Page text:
None of these questions has an easy answer, and “Timeless” revels in letting us twist and turn with Barry trying to figure out what the right thing to do might be. This is what The Flash was in the beginning and only occasionally is now, something much more profound and human than the grating identity politics that have poisoned the Arrowverse as it’s aged. This is classic science fiction, using things like time travel and superpowers and wacky inventions to speak to something elemental in us, in this case, our desire to figure out how best to do the right thing. And, to top it all off, Barry seeks wisdom from Joe in another of their heart-to-hearts that are among the best scenes in the series. And this time, Joe relates to Barry as a new parent unsure of how to deal with his wayward offspring. This is what gives Barry the strength to be a father, to resolve to guide the Forces into the light instead of extinguishing them in darkness. This is effective not only because of how surprising it is but because it solves – if only temporarily, depending on how things go – the villain problem this season has had. Being unable to fear the Forces isn’t so bad now that Barry doesn’t either.
Also complicating the conclusions we’re to reach from “Timeless” is that it doesn’t go for the easy “Iris is right, and Barry is wrong” message. Iris makes a big mistake too, and one that almost gets her killed. She’s convinced she can help the Speed Force realize the error of her ways, and she sets out to find her. But instead, Iris comes face to face with Psych, who is still intent on causing pain and death. So she tries her new social worker mentality on him, and it goes poorly. Psych doesn’t respond well to Iris’ pleas for rationality and instead decides to use his fear powers to destroy her. In fact, she’s only saved because Barry sets his plan into motion, which momentarily incapacitates Psych. Iris learns that not everyone can be saved at the same time Barry learns that you always have to try to save everyone. This serves to bond Barry and Iris even further – this time through their differences – and this is solidified when they join hands and bring Alexa back to life, the symbol of their ability to save the other Forces as well. Iris’ lesson may also be the show signaling that we can turn the page on having them try to reform every villain, which was getting old fast.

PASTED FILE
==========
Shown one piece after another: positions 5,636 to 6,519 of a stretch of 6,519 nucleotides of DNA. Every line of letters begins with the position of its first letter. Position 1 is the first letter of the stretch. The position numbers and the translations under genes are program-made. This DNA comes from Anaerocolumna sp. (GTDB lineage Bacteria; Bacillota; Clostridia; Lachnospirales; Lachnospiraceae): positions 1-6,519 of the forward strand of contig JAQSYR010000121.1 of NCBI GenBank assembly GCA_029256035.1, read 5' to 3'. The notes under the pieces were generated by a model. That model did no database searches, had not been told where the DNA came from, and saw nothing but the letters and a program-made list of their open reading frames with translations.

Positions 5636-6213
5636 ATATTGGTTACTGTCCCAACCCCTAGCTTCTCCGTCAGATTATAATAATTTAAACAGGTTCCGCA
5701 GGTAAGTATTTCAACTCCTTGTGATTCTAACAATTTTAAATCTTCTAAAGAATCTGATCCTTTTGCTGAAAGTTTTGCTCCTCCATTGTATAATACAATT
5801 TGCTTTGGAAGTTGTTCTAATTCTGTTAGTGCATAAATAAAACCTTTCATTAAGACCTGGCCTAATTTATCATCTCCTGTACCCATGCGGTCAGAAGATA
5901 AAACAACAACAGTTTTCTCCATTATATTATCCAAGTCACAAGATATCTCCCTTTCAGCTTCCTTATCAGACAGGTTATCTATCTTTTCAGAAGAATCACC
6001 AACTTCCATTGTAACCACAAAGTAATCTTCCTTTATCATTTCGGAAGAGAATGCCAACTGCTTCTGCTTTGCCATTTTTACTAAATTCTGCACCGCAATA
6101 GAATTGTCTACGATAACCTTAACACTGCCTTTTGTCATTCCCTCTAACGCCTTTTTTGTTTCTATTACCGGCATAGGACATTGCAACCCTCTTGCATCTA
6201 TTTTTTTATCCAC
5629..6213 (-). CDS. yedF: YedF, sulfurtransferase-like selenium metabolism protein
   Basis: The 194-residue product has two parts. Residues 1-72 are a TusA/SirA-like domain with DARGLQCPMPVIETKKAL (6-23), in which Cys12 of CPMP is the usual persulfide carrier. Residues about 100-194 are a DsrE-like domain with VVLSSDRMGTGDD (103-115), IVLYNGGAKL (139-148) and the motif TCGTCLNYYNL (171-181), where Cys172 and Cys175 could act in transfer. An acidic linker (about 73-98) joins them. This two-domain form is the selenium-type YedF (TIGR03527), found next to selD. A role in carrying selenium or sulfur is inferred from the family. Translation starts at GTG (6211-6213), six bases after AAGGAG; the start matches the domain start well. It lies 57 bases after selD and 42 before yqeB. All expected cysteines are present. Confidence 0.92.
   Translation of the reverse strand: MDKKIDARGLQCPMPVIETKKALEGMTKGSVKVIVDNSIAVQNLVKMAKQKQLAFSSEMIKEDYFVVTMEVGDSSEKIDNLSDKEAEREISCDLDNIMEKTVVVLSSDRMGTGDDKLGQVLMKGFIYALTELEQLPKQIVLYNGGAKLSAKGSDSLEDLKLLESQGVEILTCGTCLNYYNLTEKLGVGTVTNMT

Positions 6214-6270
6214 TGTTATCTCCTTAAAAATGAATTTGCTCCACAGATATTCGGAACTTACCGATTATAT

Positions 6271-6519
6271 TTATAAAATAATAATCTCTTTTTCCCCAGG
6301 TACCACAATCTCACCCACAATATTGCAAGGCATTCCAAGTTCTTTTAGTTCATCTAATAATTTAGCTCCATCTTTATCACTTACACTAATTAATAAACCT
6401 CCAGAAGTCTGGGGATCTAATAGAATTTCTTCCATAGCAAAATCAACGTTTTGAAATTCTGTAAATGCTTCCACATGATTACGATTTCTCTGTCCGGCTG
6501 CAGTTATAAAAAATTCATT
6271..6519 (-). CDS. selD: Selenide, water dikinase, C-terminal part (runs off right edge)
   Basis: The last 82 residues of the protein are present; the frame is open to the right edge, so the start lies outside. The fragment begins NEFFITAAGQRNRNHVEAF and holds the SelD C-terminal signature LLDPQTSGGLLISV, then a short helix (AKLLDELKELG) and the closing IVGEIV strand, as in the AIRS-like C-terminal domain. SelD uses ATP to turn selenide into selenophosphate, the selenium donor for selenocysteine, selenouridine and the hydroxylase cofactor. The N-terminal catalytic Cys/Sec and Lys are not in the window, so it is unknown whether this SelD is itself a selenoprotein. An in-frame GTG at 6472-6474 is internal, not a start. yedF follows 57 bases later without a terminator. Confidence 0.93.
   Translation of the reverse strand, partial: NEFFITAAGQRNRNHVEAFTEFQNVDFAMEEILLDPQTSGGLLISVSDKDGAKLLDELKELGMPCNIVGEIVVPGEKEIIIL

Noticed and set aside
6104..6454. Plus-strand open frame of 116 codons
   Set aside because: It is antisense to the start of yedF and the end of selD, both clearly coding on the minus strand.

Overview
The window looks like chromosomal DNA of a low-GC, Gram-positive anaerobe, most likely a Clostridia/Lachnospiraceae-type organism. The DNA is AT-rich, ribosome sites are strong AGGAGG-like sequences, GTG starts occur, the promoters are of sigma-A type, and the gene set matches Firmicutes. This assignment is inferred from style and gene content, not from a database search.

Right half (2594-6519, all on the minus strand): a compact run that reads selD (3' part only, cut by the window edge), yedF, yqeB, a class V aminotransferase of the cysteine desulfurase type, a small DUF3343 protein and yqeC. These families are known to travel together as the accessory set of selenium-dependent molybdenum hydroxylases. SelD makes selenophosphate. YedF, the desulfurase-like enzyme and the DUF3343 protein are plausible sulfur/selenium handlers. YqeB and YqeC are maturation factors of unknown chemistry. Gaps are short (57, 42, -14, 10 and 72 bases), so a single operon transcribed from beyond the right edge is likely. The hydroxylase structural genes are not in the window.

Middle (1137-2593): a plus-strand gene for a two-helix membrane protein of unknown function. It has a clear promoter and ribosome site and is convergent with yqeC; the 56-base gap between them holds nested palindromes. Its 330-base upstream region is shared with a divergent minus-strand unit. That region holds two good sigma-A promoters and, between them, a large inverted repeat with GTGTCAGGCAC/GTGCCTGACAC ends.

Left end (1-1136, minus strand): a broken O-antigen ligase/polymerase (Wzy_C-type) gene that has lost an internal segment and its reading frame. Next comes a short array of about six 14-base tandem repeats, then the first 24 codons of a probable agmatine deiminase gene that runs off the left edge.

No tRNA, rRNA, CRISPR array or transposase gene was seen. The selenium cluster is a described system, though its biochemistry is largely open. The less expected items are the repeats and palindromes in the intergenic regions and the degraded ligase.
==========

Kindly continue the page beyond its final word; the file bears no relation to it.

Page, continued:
“Timeless” doesn’t have much else going on; the focus is completely on the main plot. Harrison Wells returns, which is a blessing, and as soon as he turns up, it’s like he never left. Tom Cavanagh is once again playing a different Wells, and he makes him feel distinct from the others while still recognizable as a Wells. The notion of the Speed Force as the villain is fascinating and not something I was expecting. She’s already more interesting and intimidating than the others, and it’ll be that much more painful for Barry to fight something that looks like his mother. The only drawback this week is that they’re planting the seeds for Cisco’s exit. I don’t want him to go, and I think losing him will be a huge blow to the relatability of the show, and this is compounded by Kamila’s blandness. If he were leaving with Gypsy, who was cool and fun and could take Cisco on lots of exotic adventures, I could buy it a little easier. But what’s he going to do with Kamila? Hang out in Seattle and take pictures of the park? This is a bummer, and I’m not looking forward to having Cisco replaced with Chester, who’s like a fan-fiction version of Cisco. Hopefully, we can have at least a few more episodes to say goodbye to our avatar in this world.
“Timeless” is a stellar episode of The Flash that returns it to its grand old themes explored through sci-fi trappings and poses questions with complex answers. Cisco is on his way out, and that drags the fun down a little, but seeing Harrison Wells return and Joe serve as Barry’s mentor again balances it. Hopefully, this season is now on the right track.